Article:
Using Default Worksheets

I ended last week’s blog introducing the concept of a default worksheet that we could insert at any time in any workbook to help make copying page formats even faster and easier.  In today’s blog, we’ll actually save a default worksheet, and see how it works.

  • Click here to open an Excel 2007 workbook (zipped, no macros) that already has the Page Layout we want to use as a default worksheet. If you want to learn more about setting up customized Page Layouts, please see Chapter 3 “Printing the Worksheet” in the book “Simply Learning Excel 2007” available at
  • Print Preview the worksheet (Office Button > Print > Print Preview). Note the customized page layout – gridlines, page numbers, file name, special sheet name, etc. You may be asking yourself why I didn’t leave the worksheet blank. The answer is that we will remove all content before we save it as a default worksheet, but Print Preview will only work if the worksheet has some content.
  • Right-click Row 10 and in the menu that appears, click Delete.
  • Click Cell A1.
  • Click the Office Button.
  • In the menu that appears, place the mouse pointer over the words Save As, and in the menu that appears on the right, click Other Formats.
  • In the box labeled Save As that appears, click the bar just to the right of the words “Save as type:” and in the list that appears, click “Excel Template (*.xltx)” (your computer may not show the file extension) as shown here:
  • In the white box to the right of the words “File name:,” type the word Sheet.
  • The bottom of the box labeled Save As should now look as shown here: (Your computer may not show the file extension.)
  • In the file location at the top of the box labeled Save As, specify the XLSTART folder. The location of that folder will vary depending on what operating system you’re using. To find out the exact location for your operating system, I recommend typing xlstart in a search engine such as Google, or in the Excel Help.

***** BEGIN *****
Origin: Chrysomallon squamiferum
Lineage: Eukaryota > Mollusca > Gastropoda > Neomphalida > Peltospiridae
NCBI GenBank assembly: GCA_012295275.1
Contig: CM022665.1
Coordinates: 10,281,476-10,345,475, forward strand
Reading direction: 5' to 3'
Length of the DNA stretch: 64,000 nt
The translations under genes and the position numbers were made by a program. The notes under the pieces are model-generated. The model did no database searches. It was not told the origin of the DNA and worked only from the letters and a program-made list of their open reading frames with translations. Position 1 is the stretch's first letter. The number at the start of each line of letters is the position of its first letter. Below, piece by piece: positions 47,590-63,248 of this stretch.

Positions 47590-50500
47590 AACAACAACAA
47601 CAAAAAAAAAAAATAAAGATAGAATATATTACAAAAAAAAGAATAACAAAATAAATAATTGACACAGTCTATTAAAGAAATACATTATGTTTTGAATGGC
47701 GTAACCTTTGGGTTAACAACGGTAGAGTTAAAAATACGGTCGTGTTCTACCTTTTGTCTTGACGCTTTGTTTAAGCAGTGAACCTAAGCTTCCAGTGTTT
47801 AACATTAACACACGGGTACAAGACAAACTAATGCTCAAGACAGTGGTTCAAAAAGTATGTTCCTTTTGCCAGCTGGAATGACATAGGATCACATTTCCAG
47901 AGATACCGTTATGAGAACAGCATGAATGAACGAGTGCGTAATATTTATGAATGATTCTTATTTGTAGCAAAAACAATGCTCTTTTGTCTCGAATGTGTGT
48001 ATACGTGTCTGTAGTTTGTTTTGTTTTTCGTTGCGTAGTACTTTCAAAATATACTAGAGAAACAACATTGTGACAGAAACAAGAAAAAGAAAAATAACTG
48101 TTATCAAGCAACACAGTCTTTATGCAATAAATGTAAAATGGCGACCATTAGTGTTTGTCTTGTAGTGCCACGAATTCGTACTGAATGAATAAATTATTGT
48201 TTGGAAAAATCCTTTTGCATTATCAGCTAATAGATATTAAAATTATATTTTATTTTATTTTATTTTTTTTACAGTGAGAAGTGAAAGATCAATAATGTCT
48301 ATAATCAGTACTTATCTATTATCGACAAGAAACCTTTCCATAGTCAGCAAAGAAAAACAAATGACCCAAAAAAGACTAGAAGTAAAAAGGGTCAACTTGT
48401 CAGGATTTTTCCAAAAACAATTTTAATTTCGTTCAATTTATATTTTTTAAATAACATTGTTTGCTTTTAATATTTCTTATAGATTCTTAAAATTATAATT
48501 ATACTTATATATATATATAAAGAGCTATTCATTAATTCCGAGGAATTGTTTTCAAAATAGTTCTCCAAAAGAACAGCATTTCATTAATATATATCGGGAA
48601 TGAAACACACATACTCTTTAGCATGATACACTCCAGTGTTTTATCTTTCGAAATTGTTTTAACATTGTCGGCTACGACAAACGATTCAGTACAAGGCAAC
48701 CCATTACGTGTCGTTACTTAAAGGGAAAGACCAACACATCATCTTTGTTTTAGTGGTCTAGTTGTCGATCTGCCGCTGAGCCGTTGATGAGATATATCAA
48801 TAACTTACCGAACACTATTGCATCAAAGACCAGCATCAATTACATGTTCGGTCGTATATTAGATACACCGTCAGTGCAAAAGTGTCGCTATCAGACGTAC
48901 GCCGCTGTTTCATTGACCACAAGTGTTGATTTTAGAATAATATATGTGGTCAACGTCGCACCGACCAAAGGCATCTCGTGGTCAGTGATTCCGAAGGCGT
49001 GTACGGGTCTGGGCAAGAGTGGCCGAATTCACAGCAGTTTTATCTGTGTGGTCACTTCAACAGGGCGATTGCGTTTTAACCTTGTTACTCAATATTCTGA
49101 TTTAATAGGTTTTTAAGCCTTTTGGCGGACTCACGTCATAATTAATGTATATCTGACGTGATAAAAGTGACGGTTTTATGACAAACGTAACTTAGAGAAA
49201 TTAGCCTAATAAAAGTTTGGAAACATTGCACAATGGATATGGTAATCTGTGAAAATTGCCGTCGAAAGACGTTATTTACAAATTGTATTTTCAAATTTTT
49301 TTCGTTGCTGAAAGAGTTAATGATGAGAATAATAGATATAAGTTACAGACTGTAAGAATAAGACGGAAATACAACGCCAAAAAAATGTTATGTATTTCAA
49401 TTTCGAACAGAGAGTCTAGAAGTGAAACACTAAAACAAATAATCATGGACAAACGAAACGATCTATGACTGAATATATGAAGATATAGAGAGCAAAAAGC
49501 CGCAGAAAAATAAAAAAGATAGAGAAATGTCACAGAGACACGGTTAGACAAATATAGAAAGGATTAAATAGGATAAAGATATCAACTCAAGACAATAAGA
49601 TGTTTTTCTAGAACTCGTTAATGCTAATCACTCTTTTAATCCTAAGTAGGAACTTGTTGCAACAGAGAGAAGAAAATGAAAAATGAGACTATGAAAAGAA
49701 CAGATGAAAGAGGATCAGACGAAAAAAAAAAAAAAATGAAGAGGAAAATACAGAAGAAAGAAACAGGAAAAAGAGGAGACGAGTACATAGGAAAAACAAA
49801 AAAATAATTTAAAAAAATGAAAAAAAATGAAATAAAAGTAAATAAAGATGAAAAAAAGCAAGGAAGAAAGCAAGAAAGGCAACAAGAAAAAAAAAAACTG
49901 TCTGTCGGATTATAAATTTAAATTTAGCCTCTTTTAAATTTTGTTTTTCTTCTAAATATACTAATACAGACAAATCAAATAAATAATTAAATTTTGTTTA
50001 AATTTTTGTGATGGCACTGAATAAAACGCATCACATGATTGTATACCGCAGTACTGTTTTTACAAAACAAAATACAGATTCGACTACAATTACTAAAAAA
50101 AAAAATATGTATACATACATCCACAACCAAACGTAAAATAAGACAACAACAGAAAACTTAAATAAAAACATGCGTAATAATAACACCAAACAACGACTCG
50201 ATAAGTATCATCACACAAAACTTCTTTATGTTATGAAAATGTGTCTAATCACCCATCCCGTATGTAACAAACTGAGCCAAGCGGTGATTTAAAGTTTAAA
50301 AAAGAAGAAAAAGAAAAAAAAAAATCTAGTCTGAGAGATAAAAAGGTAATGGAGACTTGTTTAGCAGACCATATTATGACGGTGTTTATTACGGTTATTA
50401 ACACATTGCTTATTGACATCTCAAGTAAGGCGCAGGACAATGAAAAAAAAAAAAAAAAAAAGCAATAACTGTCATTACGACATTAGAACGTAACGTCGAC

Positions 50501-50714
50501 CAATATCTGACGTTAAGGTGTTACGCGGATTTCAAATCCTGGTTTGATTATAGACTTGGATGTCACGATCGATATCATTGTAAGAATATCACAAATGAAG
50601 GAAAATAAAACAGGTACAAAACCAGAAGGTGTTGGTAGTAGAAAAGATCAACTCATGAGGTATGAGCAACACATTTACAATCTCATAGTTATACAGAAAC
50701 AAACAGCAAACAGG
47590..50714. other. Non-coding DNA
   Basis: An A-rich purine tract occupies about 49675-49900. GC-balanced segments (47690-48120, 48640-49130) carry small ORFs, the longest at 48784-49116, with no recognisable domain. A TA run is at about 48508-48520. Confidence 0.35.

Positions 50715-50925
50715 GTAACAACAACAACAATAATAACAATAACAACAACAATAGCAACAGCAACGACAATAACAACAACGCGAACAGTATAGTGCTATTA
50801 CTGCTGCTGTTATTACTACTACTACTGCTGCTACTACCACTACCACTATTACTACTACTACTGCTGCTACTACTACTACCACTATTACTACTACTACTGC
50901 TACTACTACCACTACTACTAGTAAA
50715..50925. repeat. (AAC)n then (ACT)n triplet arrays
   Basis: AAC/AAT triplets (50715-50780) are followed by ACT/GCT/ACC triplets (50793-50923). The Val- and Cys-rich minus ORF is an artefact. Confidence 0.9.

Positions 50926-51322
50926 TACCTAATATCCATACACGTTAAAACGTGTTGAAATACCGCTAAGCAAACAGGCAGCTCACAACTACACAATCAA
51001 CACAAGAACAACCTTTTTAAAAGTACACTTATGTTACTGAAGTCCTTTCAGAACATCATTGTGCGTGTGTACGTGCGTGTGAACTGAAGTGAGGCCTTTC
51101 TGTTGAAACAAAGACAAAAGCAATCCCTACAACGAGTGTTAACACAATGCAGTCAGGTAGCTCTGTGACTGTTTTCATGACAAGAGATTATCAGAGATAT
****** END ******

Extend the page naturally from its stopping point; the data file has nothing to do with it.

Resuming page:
• Click Save and close the file.

Let’s use the default worksheet we just saved to copy formats. For a more thorough discussion on copying page layouts, please see last week’s blog.

  • Click here to open an Excel 2007 file (zipped, no macros) we can use to copy formats.
  • If not already selected, click the sheet named Sheet2.
  • Print Preview Sheet2 and note that it has no custom page formatting.
  • Right-click the Sheet2 tab and in the menu that appears, click Insert.
  • In the box that appears labeled Insert, click the Worksheet icon, then click OK. Note that a sheet named Custom Sheet is now to the left of the sheet named Sheet2 and is the active sheet.
  • While holding down the Ctrl key, click the sheet tab labeled Sheet2.
  • Release the Ctrl key.
  • Click the Page Layout tab in the Ribbon.
  • In the Page Layout tab, in the Page Setup group, click the little Page Setup dropdown arrow, as shown here:
  • Click OK. That one little step has now copied the page layout of the default worksheet we just inserted to Sheet2.
  • Right-click either of the two highlighted sheet tabs (Custom Sheet or Sheet2) and in the menu that appears, click Ungroup Sheets.
  • Print Preview Sheet2 again, and note that it now has the custom page layout we established for the default worksheet.
  • Close the Print Preview.
  • Right-click the sheet named Custom Sheet and in the menu that appears, click Delete.

Excel also allows us to establish default workbooks using a similar process. A default workbook will open up automatically every time we open Excel. To find out more, search for the words “Customize how Excel starts” in Excel help.

I hope this blog has been helpful to you. In two weeks, we’ll talk about how to avoid problems when sorting data. See you then!

About Robert Ryan

Robert F. Ryan, MBA, CPA, is an independent business consultant, educator, writer, and finance leader in a Fortune 50 multinational company. He has a passion for simplicity, quality, efficiency, and a unique ability to explain things to people, so they understand quickly and thoroughly. He's worked with spreadsheets extensively for almost thirty years, including VisiCalc, Lotus 1-2-3, and Excel.
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1 Response to Using Default Worksheets

  1. KimC says:

    Very cool, I never knew you could do this. Thanks for the tips.

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